Smoking harms nearly every organ of the body; causing many diseases and reducing the health of smokers in general.1 The adverse health effects from cigarette smoking account for an estimated 438,000 deaths, or nearly 1 of every 5 deaths, each year in the United States.2,3 More deaths are caused each year by tobacco use than by all deaths from human immunodeficiency virus (HIV), illegal drug use, alcohol use, motor vehicle injuries, suicides, and murders combined.2,4
- Cancer is the second leading cause of death and was among the first diseases causually linked to smoking.1
- Smoking causes about 90% of lung cancer deaths in men and almost 80% of lung cancer deaths in women. The risk of dying from lung cancer is more than 23 times higher among men who smoke cigarettes, and about 13 times higher among women who smoke cigarettes compared with never smokers.1
- Smoking causes cancers of the bladder, oral cavity, pharynx, larynx (voice box), esophagus, cervix, kidney, lung, pancreas, and stomach, and causes acute myeloid leukemia.1
- Rates of cancers related to cigarette smoking vary widely among members of racial/ethnic groups, but are generally highest in African-American men.5
Cardiovascular Disease (Heart and Circulatory System)
- Smoking causes coronary heart disease, the leading cause of death in the United States.1 Cigarette smokers are 2–4 times more likely to develop coronary heart disease than nonsmokers.6
- Cigarette smoking approximately doubles a person's risk for stroke.7,8
- Cigarette smoking causes reduced circulation by narrowing the blood vessels (arteries). Smokers are more than 10 times as likely as nonsmokers to develop peripheral vascular disease.9
- Smoking causes abdominal aortic aneurysm.1
Respiratory Disease and Other Effects
- Cigarette smoking is associated with a tenfold increase in the risk of dying from chronic obstructive lung disease.7 About 90% of all deaths from chronic obstructive lung diseases are attributable to cigarette smoking.1
- Cigarette smoking has many adverse reproductive and early childhood effects, including an increased risk for infertility, preterm delivery, stillbirth, low birth weight, and sudden infant death syndrome (SIDS).1
- Postmenopausal women who smoke have lower bone density than women who never smoked. Women who smoke have an increased risk for hip fracture than never smokers.10
- U.S. Department of Health and Human Services. The Health Consequences of Smoking: A Report of the Surgeon General. U.S. Department of Health and Human Services, Centers for Disease Control and Prevention, National Center for Chronic Disease Prevention and Health Promotion, Office on Smoking and Health, 2004 [cited 2006 Dec 5]. Available from: http://www.cdc.gov/tobacco/data_statistics/sgr/sgr_2004/index.htm.
- Centers for Disease Control and Prevention. Annual Smoking-Attributable Mortality, Years of Potential Life Lost, and Productivity Losses—United States, 1997–2001. Morbidity and Mortality Weekly Report [serial online]. 2002;51(14):300–303 [cited 2006 Dec 5]. Available from: http://www.cdc.gov/mmwr/preview/mmwrhtml/mm5114a2.htm.
- Centers for Disease Control and Prevention. Health United States, 2003, With Chartbook on Trends in the Health of Americans. (PDF–225KB) Hyattsville, MD: CDC, National Center for Health Statistics; 2003 [cited 2006 Dec 5]. Available from: http://www.cdc.gov/nchs/data/hus/tables/2003/03hus031.pdf.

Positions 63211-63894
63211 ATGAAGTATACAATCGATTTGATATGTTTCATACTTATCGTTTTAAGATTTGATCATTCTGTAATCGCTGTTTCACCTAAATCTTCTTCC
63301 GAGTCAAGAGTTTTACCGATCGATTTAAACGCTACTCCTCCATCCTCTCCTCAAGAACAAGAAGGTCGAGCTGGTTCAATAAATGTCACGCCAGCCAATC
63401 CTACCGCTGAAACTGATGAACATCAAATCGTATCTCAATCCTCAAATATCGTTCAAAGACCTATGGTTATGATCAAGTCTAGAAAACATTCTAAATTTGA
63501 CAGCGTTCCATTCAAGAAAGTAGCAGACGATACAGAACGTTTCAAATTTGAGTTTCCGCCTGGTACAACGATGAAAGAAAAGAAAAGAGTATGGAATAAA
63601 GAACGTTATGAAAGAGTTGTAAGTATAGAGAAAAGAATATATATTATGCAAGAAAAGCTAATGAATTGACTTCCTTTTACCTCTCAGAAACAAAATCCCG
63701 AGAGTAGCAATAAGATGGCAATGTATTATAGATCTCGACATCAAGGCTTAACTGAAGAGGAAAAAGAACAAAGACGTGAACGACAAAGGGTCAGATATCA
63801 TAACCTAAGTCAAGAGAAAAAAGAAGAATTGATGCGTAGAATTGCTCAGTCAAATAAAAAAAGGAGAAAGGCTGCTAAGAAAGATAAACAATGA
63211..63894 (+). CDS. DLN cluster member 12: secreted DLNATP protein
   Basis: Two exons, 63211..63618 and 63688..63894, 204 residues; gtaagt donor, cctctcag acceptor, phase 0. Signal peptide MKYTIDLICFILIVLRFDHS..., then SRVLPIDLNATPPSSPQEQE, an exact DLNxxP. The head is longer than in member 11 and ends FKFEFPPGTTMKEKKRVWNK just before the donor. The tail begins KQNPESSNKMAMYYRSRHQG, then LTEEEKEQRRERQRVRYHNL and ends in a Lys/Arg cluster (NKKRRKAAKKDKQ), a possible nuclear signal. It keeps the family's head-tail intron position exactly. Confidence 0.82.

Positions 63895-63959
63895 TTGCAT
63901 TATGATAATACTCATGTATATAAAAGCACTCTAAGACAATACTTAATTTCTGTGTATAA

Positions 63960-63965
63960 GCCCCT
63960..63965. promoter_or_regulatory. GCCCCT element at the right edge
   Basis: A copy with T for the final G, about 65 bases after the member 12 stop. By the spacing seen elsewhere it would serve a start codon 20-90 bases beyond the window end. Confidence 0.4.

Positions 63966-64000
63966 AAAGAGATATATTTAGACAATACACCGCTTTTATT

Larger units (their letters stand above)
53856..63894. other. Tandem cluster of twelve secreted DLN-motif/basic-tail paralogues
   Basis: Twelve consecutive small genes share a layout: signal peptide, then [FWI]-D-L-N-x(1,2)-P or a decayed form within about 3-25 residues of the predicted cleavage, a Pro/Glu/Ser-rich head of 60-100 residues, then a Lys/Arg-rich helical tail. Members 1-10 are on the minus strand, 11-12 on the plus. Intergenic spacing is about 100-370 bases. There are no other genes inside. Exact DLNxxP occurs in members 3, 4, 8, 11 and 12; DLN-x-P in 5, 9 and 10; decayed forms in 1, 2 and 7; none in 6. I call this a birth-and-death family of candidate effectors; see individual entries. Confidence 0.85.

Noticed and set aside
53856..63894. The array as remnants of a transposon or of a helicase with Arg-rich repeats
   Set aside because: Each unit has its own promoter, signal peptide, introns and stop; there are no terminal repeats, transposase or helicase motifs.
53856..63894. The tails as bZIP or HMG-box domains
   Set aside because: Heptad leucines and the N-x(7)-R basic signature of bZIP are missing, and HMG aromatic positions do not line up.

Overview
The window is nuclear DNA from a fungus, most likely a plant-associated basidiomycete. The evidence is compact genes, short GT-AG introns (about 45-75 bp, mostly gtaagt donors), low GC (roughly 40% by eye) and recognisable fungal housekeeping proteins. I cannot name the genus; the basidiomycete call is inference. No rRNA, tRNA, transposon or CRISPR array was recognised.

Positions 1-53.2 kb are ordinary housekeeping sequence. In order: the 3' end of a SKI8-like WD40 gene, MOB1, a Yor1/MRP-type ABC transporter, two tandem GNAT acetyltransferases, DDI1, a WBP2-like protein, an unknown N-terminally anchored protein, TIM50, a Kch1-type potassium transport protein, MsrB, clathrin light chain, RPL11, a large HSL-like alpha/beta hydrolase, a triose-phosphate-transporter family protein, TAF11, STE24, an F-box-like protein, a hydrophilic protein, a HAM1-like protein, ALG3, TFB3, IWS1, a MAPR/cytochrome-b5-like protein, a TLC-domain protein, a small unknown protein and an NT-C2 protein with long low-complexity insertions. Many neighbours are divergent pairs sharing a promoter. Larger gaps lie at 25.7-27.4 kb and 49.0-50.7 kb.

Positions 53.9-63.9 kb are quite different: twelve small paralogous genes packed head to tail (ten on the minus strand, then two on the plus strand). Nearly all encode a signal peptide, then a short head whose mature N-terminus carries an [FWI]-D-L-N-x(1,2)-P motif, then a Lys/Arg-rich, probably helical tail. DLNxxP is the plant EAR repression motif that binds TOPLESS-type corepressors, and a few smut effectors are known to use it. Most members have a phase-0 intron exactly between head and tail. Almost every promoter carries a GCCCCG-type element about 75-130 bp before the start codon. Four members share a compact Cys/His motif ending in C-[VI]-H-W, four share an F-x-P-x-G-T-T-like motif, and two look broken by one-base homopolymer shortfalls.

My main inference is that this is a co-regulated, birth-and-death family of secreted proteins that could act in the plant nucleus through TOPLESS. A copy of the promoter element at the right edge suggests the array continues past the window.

- McGinnis J, Foege WH. Actual Causes of Death in the United States. Journal of the American Medical Association 1993;270:2207–2212.
- Novotny TE, Giovino GA. Tobacco Use. In: Brownson RC, Remington PL, Davis JR (eds). Chronic Disease Epidemiology and Control. Washington, DC: American Public Health Association; 1998;117–148 [cited 2006 Dec 5].
- U.S. Department of Health and Human Services. Reducing the Health Consequences of Smoking—25 Years of Progress: A Report of the Surgeon General. Atlanta, GA: U.S. Department of Health and Human Services, CDC; 1989. DHHS Pub. No. (CDC) 89–8411 [cited 2006 Dec 5]. Available from: http://profiles.nlm.nih.gov/NN/B/B/X/S/.
- U.S. Department of Health and Human Services. Tobacco Use Among U.S. Racial/Ethnic Minority Groups—African Americans, American Indians and Alaska Natives, Asian Americans and Pacific Islanders, and Hispanics: A Report of the Surgeon General. Atlanta, GA: U.S. Department of Health and Human Services, CDC; 1998 [cited 2006 Dec 5]. Available from: http://www.cdc.gov/tobacco/data_statistics/sgr/sgr_1998/index.htm.
- Ockene IS, Miller NH. Cigarette Smoking, Cardiovascular Disease, and Stroke: A Statement for Healthcare Professionals From the American Heart Association. Journal of American Health Association. 1997;96(9):3243–3247 [cited 2006 Dec 5].
- Fielding JE, Husten CG, Eriksen MP. Tobacco: Health Effects and Control. In: Maxcy KF, Rosenau MJ, Last JM, Wallace RB, Doebbling BN (eds.). Public Health and Preventive Medicine. New York: McGraw-Hill;1998;817–845 [cited 2006 Dec 5].
- U.S. Department of Health and Human Services. Women and Smoking: A Report of the Surgeon General. Rockville, MD: U.S. Department of Health and Human Services, CDC; 2001 [cited 2006 Dec 5]. Available from: http://www.cdc.gov/tobacco/data_statistics/sgr/sgr_2001/index.htm.
For Further Information:
Centers for Disease Control and Prevention
National Center for Chronic Disease Prevention and Health Promotion
Office on Smoking and Health
Media Inquiries: Contact CDC's Office on Smoking and Health press line at 770-488-5493.
(updated January 2008)